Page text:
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Thursday, Aug. 27, 2009 | A year ago, the San Diego Business Journal recognized National City’s Technical Logistics Corp. as one of San Diego’s fastest-growing privately held companies.
The company’s revenues grew 847 percent from $320,000 in 2005 to $3 million in 2007, the Business Journal reported. Technical Logistics founder and CEO Elizabeth Ramos attributed the growth to her hard work cultivating military clients.
The nearly $600,000 in bribes Ramos now admits to paying to a high-ranking Space and Naval Warfare Systems Center official didn’t hurt either.
When Ramos talked with the journal she was months away from being indicted on charges relating to a decade-long bribery and fraud scheme in which Technical Logistics netted nearly $5 million in SPAWAR subcontracts through her relationship with Gary Alexander, who headed the agency’s Air Surveillance and Reconnaissance Branch, according to the federal grand jury indictment unsealed last month.
Last week, Ramos and her husband Louis Williams pleaded guilty to wire fraud and will serve a maximum of 20 years in jail, and pay as much as $250,000 in fines as well as restitution. Ramos and Williams are scheduled to be sentenced in February
Another SPAWAR subcontractor, Pamela Banks, previously pleaded guilty in the case. She operated a document scanning business out of her home on Wren Street in San Diego and was sentenced in April to two years in prison.
Alexander has also been indicted, as have his wife Kelly Alexander; his mistress, Sinthia Nares; and Jackie Godwin, an employee of the San Diego-based company now known as Kratos Defense Security Solutions. The Alexanders, Nares and Godwin are scheduled to stand trial in January.
This case sheds light on the murky world of defense subcontracting where companies can come from nowhere and make big money from federal contracts, and do so with scant oversight. Government accountability watchdogs say it is yet another example of the waste and fraud that is endemic to the federal procurement system.
“The situation has become so bad that it’s taken as predictable and unexceptional that these kinds of things are discovered,” said Winslow Wheeler of the Center for Defense Information, a Washington D.C.-based think tank. “We have a system that seeks not to discover these things.”
The bribery scheme, which began in 1999, was thwarted after a tipster called a federal fraud hotline in late 2007. The charges were brought after a lengthy investigation during which investigators monitored wire transfers among the defendants, and observed cash exchanges between Ramos, Williams and Gary Alexander, according to the indictment and plea agreements.
Ramos told the Business Journal that she started Technical Logistics in December 1999 just after graduating from San Diego State University with a degree in a child and family development. Despite her degree in a completely unrelated field, Ramos told the Business Journal that her goal after college was to “build a small business” based on technical documentation support.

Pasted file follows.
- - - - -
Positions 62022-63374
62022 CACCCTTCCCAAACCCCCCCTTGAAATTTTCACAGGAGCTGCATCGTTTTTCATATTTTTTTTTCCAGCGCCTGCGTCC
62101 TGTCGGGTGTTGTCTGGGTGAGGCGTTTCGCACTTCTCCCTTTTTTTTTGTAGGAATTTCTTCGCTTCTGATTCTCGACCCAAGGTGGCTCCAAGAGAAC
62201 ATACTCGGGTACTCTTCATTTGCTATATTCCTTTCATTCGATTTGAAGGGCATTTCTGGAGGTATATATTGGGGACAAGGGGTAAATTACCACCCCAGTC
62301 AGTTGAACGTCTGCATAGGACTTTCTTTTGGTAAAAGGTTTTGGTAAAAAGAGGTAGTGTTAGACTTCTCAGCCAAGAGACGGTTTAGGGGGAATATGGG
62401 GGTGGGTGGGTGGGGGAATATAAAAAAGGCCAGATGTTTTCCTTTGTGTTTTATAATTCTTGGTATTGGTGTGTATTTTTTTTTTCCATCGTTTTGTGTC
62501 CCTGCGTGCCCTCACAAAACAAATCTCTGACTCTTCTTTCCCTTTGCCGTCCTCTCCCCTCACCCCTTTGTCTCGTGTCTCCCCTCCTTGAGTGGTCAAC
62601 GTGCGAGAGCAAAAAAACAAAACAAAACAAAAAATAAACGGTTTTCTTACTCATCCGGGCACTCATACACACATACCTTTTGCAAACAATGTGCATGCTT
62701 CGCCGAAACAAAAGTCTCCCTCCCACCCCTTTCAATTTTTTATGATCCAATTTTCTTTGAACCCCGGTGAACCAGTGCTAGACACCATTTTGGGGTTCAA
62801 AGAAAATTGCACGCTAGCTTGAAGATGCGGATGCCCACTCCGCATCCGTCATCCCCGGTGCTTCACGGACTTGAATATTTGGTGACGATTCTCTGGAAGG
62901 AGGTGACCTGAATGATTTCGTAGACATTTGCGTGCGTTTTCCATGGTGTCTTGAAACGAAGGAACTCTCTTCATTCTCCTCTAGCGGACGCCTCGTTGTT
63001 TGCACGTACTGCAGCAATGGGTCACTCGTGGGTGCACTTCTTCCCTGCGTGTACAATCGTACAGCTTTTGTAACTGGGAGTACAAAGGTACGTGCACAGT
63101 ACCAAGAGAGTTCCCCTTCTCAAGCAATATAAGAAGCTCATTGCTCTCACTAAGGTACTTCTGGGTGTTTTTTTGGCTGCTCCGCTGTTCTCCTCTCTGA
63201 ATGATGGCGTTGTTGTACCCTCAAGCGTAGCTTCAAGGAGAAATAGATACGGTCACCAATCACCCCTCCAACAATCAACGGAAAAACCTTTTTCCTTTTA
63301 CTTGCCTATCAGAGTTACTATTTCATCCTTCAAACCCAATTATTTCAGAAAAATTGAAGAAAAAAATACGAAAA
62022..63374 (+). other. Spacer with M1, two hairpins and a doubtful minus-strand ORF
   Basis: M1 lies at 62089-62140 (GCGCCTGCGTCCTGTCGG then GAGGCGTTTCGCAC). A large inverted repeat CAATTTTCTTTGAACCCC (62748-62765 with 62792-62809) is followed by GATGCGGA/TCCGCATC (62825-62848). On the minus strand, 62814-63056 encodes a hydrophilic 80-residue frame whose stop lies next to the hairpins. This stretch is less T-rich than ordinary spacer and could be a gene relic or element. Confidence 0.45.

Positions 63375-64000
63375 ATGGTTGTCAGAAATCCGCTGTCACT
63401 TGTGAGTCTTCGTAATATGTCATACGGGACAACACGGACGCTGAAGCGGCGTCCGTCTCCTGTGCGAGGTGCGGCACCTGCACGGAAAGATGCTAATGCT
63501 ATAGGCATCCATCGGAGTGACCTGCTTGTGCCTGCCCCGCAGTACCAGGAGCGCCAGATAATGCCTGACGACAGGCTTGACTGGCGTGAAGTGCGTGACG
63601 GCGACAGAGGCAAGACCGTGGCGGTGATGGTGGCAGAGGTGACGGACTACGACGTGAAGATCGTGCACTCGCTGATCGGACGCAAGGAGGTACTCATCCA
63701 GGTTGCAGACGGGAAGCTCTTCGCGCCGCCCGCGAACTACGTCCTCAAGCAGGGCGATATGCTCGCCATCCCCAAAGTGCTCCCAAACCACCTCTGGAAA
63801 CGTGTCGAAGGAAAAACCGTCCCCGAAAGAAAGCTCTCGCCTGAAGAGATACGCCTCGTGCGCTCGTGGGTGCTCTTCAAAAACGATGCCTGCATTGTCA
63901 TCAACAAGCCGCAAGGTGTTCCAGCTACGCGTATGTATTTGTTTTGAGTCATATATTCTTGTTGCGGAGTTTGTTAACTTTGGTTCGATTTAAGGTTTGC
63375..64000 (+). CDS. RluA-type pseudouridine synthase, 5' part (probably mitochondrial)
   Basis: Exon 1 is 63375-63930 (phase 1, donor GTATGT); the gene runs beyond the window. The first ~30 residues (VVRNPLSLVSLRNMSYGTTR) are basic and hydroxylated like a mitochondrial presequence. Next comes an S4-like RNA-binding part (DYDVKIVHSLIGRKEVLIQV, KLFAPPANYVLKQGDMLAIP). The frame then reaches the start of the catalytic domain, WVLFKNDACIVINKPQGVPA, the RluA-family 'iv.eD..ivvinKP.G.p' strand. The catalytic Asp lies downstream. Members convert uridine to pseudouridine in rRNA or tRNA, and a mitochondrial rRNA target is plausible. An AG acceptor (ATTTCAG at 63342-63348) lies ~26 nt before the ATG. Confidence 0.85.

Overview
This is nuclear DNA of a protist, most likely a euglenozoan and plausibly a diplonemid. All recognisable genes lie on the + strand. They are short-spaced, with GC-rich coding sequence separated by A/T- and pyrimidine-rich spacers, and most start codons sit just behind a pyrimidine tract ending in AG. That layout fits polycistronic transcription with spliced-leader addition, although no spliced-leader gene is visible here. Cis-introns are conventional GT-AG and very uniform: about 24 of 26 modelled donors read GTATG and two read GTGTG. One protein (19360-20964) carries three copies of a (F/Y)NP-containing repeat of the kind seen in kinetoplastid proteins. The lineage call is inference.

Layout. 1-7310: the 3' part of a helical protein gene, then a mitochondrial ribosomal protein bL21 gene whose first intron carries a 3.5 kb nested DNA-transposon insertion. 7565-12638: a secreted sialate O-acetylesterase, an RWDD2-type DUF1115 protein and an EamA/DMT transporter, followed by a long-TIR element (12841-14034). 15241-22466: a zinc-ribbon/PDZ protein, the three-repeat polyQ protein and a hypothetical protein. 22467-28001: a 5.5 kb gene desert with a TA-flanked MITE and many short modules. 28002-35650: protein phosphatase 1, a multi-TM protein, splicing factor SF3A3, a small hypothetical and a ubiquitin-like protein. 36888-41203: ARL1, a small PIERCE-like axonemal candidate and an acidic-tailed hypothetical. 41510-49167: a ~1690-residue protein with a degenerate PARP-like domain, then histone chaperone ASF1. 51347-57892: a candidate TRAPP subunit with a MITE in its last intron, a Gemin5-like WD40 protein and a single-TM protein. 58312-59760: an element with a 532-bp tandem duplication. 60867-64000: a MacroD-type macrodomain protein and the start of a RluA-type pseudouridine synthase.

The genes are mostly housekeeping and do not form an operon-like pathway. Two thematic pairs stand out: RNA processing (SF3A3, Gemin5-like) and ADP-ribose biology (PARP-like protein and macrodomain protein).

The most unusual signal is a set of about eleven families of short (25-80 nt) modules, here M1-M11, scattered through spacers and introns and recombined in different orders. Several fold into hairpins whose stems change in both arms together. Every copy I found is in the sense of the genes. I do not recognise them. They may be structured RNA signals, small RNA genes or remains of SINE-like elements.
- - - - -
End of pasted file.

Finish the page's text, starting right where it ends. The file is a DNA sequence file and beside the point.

In her plea agreement, Ramos admitted to a more complete story.
In mid-1999, Gary Alexander, who was acquainted with Ramos and Williams, met with the couple in their home. He told them that if they started her own company he would use his influence as a SPAWAR official to ensure that the company would be hired to perform work under government contracts, according to the plea agreements signed by Ramos and Williams. In exchange, the plea agreements said, Alexander wanted 20 percent of the total value of the subcontracts the company received.
Alexander worked for the SPAWAR division that supported the military’s Joint Interagency Task Force South, which coordinated efforts to hunt down and capture drug runners in the Caribbean Sea and Gulf of Mexico. He started as a software engineer, and rose through the ranks to become the Air Surveillance and Reconnaissance chief, which gave him broad authority over the scope of work to be done, personnel and purchase requests, the indictment said.
Between late 1999 and the spring of 2008, Technical Logistics was given $4.8 million in SPAWAR subcontracts for a variety of services relating mainly to software engineering and administrative support. The company received the contracts, according to the court documents, through prime contractors Computer Sciences Corp. and High Technology Solutions, Inc. HTS was bought by Wireless Facilities, Inc., which in turn changed its name to Kratos.
Gary Alexander, who as promised pulled the necessary strings to get contracts from the agency, through the prime contractors and to Technical Logistics, was rewarded handsomely, according to the court documents. Ramos and Williams paid him and his wife between $200,000 and $400,000 in cash throughout the course of the scheme, according to the plea agreements.